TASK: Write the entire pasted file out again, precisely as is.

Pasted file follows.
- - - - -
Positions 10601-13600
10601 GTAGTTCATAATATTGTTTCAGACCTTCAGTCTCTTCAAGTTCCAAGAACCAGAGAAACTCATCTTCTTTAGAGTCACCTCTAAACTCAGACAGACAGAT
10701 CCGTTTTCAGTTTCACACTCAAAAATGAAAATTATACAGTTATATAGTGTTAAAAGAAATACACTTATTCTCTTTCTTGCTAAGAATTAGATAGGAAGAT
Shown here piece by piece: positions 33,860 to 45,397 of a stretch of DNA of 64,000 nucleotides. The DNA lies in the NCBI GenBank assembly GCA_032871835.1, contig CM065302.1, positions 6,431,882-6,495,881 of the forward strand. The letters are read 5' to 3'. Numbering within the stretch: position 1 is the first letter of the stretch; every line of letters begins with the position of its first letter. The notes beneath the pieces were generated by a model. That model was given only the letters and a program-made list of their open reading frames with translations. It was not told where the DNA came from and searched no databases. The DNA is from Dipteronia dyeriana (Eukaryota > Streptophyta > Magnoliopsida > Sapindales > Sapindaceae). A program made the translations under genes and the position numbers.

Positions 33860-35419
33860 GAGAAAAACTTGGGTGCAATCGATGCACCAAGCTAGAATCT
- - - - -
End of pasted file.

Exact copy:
Positions 10601-13600
10601 GTAGTTCATAATATTGTTTCAGACCTTCAGTCTCTTCAAGTTCCAAGAACCAGAGAAACTCATCTTCTTTAGAGTCACCTCTAAACTCAGACAGACAGAT
10701 CCGTTTTCAGTTTCACACTCAAAAATGAAAATTATACAGTTATATAGTGTTAAAAGAAATACACTTATTCTCTTTCTTGCTAAGAATTAGATAGGAAGAT
Shown here piece by piece: positions 33,860 to 45,397 of a stretch of DNA of 64,000 nucleotides. The DNA lies in the NCBI GenBank assembly GCA_032871835.1, contig CM065302.1, positions 6,431,882-6,495,881 of the forward strand. The letters are read 5' to 3'. Numbering within the stretch: position 1 is the first letter of the stretch; every line of letters begins with the position of its first letter. The notes beneath the pieces were generated by a model. That model was given only the letters and a program-made list of their open reading frames with translations. It was not told where the DNA came from and searched no databases. The DNA is from Dipteronia dyeriana (Eukaryota > Streptophyta > Magnoliopsida > Sapindales > Sapindaceae). A program made the translations under genes and the position numbers.

Positions 33860-35419
33860 GAGAAAAACTTGGGTGCAATCGATGCACCAAGCTAGAATCT